Commenting on the international outlook for science, technology and innovation, Carlos Américo Pacheco, CEO of FAPESP, highlighted renewable energy, sustainability and biotechnology as areas in which Brazil is strongly competitive and can gain market share. “We’re in a time when rivalry between countries, especially China and the United States, is particularly intense,” he said. “The pandemic brought to light a number of supply chain difficulties in critical sectors. The healthcare supply chain was among those that suffered the most, and it’s one where Brazil has significant opportunities. We must fill the gaps, however. One of the most important of these is lack of infrastructure to produce basic inputs for preclinical trials.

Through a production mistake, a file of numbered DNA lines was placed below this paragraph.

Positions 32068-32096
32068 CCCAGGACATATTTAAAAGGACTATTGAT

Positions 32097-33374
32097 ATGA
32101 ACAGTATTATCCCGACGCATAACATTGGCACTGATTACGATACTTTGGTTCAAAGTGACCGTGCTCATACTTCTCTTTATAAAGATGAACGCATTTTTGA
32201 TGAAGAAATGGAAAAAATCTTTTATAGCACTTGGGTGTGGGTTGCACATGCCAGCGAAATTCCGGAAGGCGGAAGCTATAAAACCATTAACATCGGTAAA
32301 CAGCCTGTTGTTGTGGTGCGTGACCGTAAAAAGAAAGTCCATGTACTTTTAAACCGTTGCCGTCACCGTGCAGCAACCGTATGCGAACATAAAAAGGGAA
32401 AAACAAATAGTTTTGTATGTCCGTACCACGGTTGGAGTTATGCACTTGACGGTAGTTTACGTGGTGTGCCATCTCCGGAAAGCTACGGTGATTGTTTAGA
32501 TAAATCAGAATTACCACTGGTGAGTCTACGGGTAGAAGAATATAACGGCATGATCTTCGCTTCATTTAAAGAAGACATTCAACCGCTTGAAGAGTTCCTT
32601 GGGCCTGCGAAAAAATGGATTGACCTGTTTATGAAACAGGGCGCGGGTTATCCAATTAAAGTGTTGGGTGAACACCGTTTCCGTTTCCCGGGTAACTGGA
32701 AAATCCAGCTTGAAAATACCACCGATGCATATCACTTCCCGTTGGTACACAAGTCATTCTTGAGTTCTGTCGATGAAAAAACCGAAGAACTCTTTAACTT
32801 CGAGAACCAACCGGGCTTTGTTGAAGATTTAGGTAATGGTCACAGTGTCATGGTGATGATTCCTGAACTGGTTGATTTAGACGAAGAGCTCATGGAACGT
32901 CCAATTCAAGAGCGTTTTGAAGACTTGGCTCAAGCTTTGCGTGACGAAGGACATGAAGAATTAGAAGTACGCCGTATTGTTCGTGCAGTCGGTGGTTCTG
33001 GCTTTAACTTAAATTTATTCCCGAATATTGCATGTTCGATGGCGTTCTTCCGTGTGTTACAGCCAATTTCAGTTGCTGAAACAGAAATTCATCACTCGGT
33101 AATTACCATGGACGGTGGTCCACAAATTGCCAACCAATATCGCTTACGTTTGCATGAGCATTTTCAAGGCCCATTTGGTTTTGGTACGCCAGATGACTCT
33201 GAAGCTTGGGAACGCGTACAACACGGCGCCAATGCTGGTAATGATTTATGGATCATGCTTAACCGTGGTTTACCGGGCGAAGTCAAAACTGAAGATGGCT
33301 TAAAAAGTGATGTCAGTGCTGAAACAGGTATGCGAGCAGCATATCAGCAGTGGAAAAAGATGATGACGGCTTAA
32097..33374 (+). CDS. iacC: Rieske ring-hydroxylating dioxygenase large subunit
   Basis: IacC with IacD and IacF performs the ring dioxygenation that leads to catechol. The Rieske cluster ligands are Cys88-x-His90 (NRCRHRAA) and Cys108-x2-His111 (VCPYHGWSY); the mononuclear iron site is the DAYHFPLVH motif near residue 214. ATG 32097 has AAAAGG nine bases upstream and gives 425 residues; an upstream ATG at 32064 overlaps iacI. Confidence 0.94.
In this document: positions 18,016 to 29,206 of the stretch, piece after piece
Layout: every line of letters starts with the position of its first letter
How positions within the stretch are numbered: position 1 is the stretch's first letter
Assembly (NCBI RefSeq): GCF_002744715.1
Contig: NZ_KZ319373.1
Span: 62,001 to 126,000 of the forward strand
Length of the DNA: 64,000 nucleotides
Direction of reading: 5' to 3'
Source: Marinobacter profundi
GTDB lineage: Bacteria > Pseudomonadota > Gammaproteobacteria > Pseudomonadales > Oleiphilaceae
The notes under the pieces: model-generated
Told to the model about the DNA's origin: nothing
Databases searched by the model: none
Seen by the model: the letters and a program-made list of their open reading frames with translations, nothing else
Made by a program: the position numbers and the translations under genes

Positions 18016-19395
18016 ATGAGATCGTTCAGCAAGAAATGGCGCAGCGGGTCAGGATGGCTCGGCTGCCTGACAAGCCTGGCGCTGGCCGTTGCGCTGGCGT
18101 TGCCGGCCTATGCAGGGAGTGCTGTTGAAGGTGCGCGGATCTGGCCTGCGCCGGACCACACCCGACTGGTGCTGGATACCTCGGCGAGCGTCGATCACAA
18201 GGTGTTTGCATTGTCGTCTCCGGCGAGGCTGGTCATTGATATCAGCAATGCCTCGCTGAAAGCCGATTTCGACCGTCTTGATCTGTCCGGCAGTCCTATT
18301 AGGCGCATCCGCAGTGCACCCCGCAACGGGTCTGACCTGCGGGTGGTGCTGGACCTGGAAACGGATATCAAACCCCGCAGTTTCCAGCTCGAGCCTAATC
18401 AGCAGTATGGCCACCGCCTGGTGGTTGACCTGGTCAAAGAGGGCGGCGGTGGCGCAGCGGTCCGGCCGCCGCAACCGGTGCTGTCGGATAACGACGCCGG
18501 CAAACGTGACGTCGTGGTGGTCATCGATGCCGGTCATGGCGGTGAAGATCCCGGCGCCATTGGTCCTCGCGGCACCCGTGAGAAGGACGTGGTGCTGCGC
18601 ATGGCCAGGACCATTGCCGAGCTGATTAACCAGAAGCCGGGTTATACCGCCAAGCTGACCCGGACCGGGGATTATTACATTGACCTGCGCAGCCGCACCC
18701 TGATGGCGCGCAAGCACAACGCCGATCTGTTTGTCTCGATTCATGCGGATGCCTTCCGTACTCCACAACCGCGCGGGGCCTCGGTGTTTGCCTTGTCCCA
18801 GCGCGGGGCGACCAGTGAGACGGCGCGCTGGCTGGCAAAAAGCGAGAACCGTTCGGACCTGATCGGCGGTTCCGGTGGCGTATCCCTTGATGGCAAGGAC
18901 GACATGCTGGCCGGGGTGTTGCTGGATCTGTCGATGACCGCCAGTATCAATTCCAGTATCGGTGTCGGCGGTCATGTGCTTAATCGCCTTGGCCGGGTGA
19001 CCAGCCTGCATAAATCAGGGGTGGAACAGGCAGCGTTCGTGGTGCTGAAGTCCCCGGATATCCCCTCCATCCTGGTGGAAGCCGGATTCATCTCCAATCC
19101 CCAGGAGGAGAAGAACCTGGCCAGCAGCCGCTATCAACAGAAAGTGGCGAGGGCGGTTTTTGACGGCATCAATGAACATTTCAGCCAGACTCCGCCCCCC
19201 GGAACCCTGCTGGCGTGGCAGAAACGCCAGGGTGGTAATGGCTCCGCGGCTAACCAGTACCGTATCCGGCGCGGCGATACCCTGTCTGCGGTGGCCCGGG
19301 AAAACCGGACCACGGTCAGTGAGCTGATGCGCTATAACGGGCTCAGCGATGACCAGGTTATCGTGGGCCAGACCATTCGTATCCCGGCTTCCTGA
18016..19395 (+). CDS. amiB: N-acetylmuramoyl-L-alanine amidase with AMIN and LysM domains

“The number of biotech startups in Brazil is growing at an impressive rate, but they lack the facilities found in other parts of the world to be able to develop and achieve scale. This kind of structure that’s open to outside users is extremely valuable to us. I hope biotech investment funds will join this center. It’s a huge opportunity. It can be an extraordinarily important facility of nationwide relevance for the kind of challenge we face.”
Other participants in the event included Senator Marcos Pontes; Mário Pardini, Mayor of Botucatu; Leandro Pedron, head of MCTI’s Department of Thematic Programs; Carlos Graeff, responsible for higher education at the São Paulo State Department of Science, Technology and Innovation; Pasqual Barretti, Rector of UNESP; and Estevão Kimpara, UNESP’s Pro-Rector of Strategic Planning and Management.